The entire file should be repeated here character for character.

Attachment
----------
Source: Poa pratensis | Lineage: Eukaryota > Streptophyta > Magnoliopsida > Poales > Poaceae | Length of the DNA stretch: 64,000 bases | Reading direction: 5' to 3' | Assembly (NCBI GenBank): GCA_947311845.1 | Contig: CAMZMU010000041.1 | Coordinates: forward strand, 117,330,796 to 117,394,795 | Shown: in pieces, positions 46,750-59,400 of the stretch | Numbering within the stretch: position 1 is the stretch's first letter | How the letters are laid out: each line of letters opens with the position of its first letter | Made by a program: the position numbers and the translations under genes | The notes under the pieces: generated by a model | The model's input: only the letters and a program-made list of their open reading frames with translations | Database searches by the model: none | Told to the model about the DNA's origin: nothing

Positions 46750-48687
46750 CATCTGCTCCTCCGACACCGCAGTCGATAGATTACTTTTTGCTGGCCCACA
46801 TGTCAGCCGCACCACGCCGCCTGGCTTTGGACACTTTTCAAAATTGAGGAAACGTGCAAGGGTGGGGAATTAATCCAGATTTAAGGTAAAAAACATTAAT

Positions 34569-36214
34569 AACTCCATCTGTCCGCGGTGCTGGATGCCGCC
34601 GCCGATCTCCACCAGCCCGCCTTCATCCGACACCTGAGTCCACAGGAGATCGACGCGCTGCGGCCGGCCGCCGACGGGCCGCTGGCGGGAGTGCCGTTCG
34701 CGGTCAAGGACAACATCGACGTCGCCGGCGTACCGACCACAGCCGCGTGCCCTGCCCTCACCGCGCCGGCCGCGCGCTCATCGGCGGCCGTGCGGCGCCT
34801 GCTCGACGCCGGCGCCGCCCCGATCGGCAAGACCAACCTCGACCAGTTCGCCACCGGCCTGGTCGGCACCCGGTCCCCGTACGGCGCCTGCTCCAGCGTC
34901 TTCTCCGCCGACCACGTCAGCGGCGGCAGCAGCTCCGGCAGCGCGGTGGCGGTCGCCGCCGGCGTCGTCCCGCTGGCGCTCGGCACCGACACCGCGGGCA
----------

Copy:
Source: Poa pratensis | Lineage: Eukaryota > Streptophyta > Magnoliopsida > Poales > Poaceae | Length of the DNA stretch: 64,000 bases | Reading direction: 5' to 3' | Assembly (NCBI GenBank): GCA_947311845.1 | Contig: CAMZMU010000041.1 | Coordinates: forward strand, 117,330,796 to 117,394,795 | Shown: in pieces, positions 46,750-59,400 of the stretch | Numbering within the stretch: position 1 is the stretch's first letter | How the letters are laid out: each line of letters opens with the position of its first letter | Made by a program: the position numbers and the translations under genes | The notes under the pieces: generated by a model | The model's input: only the letters and a program-made list of their open reading frames with translations | Database searches by the model: none | Told to the model about the DNA's origin: nothing

Positions 46750-48687
46750 CATCTGCTCCTCCGACACCGCAGTCGATAGATTACTTTTTGCTGGCCCACA
46801 TGTCAGCCGCACCACGCCGCCTGGCTTTGGACACTTTTCAAAATTGAGGAAACGTGCAAGGGTGGGGAATTAATCCAGATTTAAGGTAAAAAACATTAAT

Positions 34569-36214
34569 AACTCCATCTGTCCGCGGTGCTGGATGCCGCC
34601 GCCGATCTCCACCAGCCCGCCTTCATCCGACACCTGAGTCCACAGGAGATCGACGCGCTGCGGCCGGCCGCCGACGGGCCGCTGGCGGGAGTGCCGTTCG
34701 CGGTCAAGGACAACATCGACGTCGCCGGCGTACCGACCACAGCCGCGTGCCCTGCCCTCACCGCGCCGGCCGCGCGCTCATCGGCGGCCGTGCGGCGCCT
34801 GCTCGACGCCGGCGCCGCCCCGATCGGCAAGACCAACCTCGACCAGTTCGCCACCGGCCTGGTCGGCACCCGGTCCCCGTACGGCGCCTGCTCCAGCGTC
34901 TTCTCCGCCGACCACGTCAGCGGCGGCAGCAGCTCCGGCAGCGCGGTGGCGGTCGCCGCCGGCGTCGTCCCGCTGGCGCTCGGCACCGACACCGCGGGCA